In the Harry Potter series, all the witches and wizards are afraid to utter the name Voldemort, who is the very embodiment of evil. But Harry, not having grown up in the world of magic, is not afraid to do so, nor does he fear Voldermort himself.
It’s funny how life sometimes imitates children’s literature. The Ministerial Committee for Legislation decided yesterday to support a bill that would prohibit the use of the word “Nazi” except “for purposes of study, documentation, scientific work or historical reporting.” Violators will be subject to up to a whopping six months in prison and a NIS 100,000 ($28,700) fine. “The intolerable ease with which daily use is made of these terms as part of the public and political discourse, with overt disregard for the feelings of Holocaust survivors and their descendants, is deplorable,” says the bill, which was submitted by MK Shimon Ohayon (Yisrael Beitenu).
No doubt about it: The ministers are afraid.
Generally speaking, I believe that issuing legal prohibitions is a step to be avoided. In this case, it’s simply unrealistic. Even if the Knesset should pass the bill, the MKs are not the rulers of the language. They do not have the power to erase a word from the lexicon.
Whether the ministerial committee members like it or not, spoken Hebrew has neutralized the fright bomb of the Nazi enemy after three generations, and this ought to be viewed as a positive development. As the citizens’ sense of security in their state has grown and as we’ve distanced ourselves further from the threat of a second Holocaust, Hebrew speakers have gained courage. Gradually and ever so cautiously, they have chosen to remove the stinger from the word, to disarm the killer of his weapon, to take control – to at last emerge from the slot that is reserved for the victim. We haven’t cheapened the term; we’ve defeated it. We’ve managed to dissolve the lump in the throat, and to arrive most proudly at a situation in which a person can tease his friend for being extra persnickety about something by saying, “Boy, you’re such a Nazi!”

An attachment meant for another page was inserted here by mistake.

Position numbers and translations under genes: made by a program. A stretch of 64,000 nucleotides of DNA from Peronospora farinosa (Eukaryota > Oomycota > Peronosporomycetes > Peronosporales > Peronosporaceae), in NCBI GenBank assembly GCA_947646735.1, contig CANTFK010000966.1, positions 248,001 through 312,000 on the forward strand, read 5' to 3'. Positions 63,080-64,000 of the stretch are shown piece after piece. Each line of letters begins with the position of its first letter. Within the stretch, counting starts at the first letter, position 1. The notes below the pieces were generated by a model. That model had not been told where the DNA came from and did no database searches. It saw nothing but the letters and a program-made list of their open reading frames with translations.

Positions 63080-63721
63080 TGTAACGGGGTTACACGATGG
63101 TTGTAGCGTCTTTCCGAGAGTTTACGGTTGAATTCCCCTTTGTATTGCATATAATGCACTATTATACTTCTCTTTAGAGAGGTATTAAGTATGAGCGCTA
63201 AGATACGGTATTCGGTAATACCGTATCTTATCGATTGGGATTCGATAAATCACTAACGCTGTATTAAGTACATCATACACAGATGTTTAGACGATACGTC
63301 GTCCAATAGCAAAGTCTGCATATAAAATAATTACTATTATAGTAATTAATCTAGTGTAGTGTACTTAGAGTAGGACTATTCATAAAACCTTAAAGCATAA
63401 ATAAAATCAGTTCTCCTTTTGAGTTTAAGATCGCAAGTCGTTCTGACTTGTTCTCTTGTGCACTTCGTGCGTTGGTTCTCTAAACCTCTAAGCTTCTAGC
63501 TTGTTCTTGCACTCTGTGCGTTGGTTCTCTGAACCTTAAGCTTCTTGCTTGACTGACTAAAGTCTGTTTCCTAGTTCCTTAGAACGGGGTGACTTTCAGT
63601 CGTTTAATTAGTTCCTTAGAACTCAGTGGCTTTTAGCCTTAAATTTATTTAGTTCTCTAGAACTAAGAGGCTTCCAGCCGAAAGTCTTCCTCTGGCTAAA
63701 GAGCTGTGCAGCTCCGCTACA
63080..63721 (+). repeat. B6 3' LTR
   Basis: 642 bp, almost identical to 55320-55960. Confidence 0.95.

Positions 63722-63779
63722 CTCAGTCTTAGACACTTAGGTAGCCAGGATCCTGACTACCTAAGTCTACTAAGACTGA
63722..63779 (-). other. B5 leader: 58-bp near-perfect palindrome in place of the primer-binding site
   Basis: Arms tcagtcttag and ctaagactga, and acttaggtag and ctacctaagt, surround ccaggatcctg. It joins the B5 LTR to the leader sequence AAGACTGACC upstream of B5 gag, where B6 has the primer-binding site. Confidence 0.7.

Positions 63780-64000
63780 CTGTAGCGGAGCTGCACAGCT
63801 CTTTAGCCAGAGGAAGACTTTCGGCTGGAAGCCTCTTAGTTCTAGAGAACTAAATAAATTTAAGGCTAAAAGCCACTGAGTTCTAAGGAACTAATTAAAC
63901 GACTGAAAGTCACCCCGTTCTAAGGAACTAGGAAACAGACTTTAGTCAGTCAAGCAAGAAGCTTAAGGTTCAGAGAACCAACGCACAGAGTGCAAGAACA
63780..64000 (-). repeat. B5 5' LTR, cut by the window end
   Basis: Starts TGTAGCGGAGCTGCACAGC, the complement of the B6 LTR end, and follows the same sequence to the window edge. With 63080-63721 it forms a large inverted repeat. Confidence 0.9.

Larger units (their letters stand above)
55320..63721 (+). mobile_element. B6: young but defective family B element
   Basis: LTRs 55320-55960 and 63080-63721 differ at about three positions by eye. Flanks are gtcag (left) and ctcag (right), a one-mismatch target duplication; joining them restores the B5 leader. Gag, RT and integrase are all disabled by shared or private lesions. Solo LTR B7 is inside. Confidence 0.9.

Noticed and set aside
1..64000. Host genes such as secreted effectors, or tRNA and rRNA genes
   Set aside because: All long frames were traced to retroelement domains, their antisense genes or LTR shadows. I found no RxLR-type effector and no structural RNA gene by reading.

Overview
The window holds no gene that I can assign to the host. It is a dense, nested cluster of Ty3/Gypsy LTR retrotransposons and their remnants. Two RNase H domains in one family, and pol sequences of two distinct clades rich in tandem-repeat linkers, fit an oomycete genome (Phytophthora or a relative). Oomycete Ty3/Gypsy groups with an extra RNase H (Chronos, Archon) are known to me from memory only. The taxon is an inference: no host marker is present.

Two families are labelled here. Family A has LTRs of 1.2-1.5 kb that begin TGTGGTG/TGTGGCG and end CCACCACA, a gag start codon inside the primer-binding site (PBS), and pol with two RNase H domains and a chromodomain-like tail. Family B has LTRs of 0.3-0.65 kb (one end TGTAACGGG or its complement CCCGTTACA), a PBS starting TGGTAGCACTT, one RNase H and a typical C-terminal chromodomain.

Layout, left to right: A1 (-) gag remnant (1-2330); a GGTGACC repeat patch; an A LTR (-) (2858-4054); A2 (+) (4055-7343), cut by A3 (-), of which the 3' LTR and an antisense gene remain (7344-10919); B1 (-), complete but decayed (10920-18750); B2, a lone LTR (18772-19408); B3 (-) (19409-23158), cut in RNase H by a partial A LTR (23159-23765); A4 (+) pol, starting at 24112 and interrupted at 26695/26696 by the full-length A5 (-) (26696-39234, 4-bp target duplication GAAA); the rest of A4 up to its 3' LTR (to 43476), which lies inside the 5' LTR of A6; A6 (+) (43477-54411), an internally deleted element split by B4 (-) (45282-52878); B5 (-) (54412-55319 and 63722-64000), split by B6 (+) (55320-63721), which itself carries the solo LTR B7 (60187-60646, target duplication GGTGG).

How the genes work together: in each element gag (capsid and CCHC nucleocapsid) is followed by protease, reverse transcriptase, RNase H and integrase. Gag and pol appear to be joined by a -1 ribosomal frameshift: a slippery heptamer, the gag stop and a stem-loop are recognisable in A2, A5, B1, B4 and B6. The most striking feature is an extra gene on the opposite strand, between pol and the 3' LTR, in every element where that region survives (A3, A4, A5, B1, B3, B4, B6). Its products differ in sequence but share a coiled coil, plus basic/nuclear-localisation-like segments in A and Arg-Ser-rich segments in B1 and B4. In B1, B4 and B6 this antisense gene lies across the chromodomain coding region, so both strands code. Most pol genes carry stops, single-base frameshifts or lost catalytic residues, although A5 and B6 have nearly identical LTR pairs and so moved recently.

I see this as a kind of social catharsis. The ministerial committee would rather preserve the trauma.
The collective Israeli version of Harry Potter is embodied by the third generation since the Holocaust – those who learned about the inferno but did not grow up with it. They carry it in their memory and they honor the memory of its victims, but they are not willing to surrender to it and to the syndromes it produces. These third-generation folks are no longer afraid of Nazis, or of Germany in general; they’re even willing to go live in Berlin for a few years.
What our ministers may not understand is that my Nazi is not the same as my grandmother’s Nazi. Just like “ball” and “bawl” – they sound the same but they don’t mean the same thing. My Nazi is not hunting Jews on European soil and annihilating them by the millions. He does not come equipped with a pack of Dobermans, crematoria and Zyklon B.
My Nazi isn't coming out of my mouth every day, and I don't talk about him in the presence of those who would be hurt by it, but this Nazi is mine and I won’t give him up. Banning the use of his name is akin to admitting his triumph. And I won’t give that satisfaction to his linguistic grandfather: my grandmother’s Nazi.
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